Data and Computing in Energy, Environment & Sustainability

  • Professor Beatrice Riviere is developing state of art algorithms for modeling and optimizing physical phenomena occurring in porous media, with applications such as enhanced oil recovery, remediation of contaminated groundwater sites through rivers and lakes, and image segmentation of tumors.  
  • Professor Jesse Chan has received the prestigious NSF CAREER Award, and is developing new technologies for reliable simulations of fluid flow, which are central to scientific fields from environmental and aerospace engineering to solar physics.  
  • Professor Maarten de Hoop researches on theoretical and computational seismology, in which he employs inversion and deep learning to explore the center of the earth and help discover oil and gas reservoirs.  
  • Professors Pulickel Ajayan, Robert Vajtai, Ming Tang, and Hanyu Zhu lead research on Energy Generation & Storage. New and better-understood nanomaterials are at the forefront of making more affordable, higher-performing, and environmentally sound systems for energy production and storage.  
  • Professor Haotian Wang is working on an NSF funded project aiming to convert CO2 into pure liquid fuel, developing an electrochemical modular system that will provide, “a sustainable, negative-carbon, low-waste, and point-source manufacturing path preferable to traditional large-scale chemical process plants.”  
  • Professors Philip Bedient and Bezawit Getachew work on Sustainable Water Management, where they investigate application of advanced technologies such as nano and bio can have on water treatment technologies, a pivotal step to ensuring enough water to meet multiple needs from agricultural to municipal and industrial.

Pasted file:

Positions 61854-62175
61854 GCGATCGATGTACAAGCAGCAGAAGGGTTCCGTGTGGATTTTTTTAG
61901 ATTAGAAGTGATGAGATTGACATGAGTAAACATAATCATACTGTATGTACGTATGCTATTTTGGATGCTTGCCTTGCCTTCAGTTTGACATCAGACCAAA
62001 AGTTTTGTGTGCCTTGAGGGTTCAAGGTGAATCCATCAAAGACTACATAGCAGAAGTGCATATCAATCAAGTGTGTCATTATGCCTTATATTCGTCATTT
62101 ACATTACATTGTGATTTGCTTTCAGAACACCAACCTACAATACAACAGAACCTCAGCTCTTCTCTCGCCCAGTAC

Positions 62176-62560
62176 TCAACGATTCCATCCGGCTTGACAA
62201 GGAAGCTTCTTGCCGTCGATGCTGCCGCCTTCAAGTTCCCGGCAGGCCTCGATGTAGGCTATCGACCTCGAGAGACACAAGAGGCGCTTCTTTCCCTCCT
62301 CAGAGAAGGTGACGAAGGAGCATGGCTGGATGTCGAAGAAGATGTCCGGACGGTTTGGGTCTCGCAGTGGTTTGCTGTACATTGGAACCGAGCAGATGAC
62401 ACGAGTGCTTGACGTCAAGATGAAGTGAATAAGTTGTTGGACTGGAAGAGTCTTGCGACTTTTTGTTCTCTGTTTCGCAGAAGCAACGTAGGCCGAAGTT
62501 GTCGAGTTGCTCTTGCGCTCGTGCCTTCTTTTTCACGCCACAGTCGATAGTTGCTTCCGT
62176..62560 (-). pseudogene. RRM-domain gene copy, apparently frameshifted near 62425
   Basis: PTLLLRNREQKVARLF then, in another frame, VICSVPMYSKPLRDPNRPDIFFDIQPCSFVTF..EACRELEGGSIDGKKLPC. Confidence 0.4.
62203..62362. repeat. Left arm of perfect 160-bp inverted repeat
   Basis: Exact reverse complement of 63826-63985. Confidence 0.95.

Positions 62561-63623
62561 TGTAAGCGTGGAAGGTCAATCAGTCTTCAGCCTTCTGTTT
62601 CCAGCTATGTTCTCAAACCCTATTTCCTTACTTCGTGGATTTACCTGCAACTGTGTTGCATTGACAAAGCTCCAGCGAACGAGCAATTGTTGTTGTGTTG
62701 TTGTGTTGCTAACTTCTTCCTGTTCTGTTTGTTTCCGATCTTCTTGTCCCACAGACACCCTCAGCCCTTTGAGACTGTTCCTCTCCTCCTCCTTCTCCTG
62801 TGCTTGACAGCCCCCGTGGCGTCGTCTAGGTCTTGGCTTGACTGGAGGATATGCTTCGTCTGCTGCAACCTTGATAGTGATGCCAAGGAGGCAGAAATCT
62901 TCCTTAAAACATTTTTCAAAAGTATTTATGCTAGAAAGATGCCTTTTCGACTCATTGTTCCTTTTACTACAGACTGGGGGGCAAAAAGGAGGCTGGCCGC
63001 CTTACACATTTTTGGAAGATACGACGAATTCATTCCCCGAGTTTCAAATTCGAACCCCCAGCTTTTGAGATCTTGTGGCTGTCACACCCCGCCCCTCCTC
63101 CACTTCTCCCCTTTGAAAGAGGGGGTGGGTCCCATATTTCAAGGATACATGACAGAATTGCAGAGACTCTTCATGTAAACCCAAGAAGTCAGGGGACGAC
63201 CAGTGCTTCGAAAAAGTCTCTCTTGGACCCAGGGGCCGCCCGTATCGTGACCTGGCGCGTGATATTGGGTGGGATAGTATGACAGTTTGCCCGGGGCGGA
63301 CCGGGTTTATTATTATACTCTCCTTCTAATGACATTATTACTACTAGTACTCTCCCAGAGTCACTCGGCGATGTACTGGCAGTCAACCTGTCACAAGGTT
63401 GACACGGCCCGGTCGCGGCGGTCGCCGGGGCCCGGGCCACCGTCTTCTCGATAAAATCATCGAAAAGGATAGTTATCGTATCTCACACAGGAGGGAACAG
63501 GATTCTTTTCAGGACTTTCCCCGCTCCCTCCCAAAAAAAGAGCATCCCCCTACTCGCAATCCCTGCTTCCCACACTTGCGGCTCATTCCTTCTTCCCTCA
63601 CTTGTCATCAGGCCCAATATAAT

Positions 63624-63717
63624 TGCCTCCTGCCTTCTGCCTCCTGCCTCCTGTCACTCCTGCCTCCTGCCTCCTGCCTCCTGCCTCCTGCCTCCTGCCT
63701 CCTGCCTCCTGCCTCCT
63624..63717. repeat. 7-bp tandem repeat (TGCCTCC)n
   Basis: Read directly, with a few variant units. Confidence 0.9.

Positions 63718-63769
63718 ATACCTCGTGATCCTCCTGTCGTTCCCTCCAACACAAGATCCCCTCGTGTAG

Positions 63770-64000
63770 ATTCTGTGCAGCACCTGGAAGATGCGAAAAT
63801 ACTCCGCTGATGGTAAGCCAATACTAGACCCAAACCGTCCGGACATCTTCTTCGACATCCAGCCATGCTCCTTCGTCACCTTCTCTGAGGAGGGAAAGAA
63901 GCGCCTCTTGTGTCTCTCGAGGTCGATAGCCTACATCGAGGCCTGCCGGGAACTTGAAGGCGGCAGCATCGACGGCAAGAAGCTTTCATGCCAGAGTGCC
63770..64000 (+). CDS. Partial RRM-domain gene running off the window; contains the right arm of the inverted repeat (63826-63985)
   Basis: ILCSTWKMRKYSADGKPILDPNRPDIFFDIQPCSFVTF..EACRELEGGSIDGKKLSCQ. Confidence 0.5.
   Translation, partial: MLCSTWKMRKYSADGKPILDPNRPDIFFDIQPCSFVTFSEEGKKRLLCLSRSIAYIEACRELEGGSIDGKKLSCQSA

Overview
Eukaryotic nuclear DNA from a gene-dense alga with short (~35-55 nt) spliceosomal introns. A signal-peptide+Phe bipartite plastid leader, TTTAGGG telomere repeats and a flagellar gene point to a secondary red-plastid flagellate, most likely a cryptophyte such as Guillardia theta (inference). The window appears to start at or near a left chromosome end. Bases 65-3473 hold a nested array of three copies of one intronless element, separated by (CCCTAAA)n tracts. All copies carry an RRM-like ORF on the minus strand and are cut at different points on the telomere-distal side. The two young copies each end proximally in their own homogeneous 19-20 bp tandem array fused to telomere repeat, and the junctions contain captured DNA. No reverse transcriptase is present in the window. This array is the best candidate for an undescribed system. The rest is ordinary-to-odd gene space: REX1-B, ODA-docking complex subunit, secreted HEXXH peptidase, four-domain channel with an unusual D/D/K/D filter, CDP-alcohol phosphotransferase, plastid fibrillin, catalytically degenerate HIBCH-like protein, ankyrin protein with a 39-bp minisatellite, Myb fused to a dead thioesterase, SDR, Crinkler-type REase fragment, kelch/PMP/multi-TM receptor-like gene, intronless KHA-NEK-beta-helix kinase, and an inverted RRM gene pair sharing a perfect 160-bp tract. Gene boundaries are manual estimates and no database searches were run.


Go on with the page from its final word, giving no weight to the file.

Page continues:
• Professor James Tour champions the field of Synthetic Organic Chemistry, among several other fields. His recent works include the development of versatile laser-induced graphene, flash graphene from waste material, light-activated nanodrills that destroy cancer cells and “superbug” bacteria, silicon-oxide memory circuits that have flown on the International Space Station, the development of graphene quantum dots from coal, asphalt-based materials to capture carbon dioxide from gas wells, and the use of nanoparticles to quench damaging superoxides after an injury or stroke.  
  • Professors Jonathan Ajo-Franklin, Cin-Ty Lee, Alan Levander, Fenglin Niu, and Colin Zelt study the research theme of Earth and Plenary Interiors, enhancing our understanding of the composition, structure, dynamics and evolution of Earth’s interior from the core to the crust using a diversity of tools including seismology, petrology, geochemistry, fluid dynamics, and structural geology.  
  • Professors Sylvia Dee, Julia Morgan, Mark Torres, and Laurence Yeung work on the research focus of Earth System Science, involving geochemical, biogeochemical and physical interactions between the atmosphere, ocean, biosphere, Earth’s surface and its deep interior, to better understand their role on climate change, biological evolution, environmental change and the compositional evolution of the atmosphere, oceans and crust.  
  • Professor Kirsten Siebach is among 13 scientists recently selected by NASA to conduct research and, as part of their duties, operate NASA’s Perseverance rover. Siebach and her colleagues are receiving funding to create algorithms and machine learning methods that will help identify samples to be returned to Earth.  
  • Professor Farés el-Dahdah, who founded the Spatial Studies Lab, created a platform to utilize geospatial and time data. A recent project was an interactive map showing all cases of COVID-19 across Texas drawing from public health data.  
  • Professors Pulickel Ajayan, Hua Guo, Yimo Han, and Boris Yakobson research on Catalysis, essential to modern chemical and biological processing such as manufacturing, food production, environmental remediation, and more.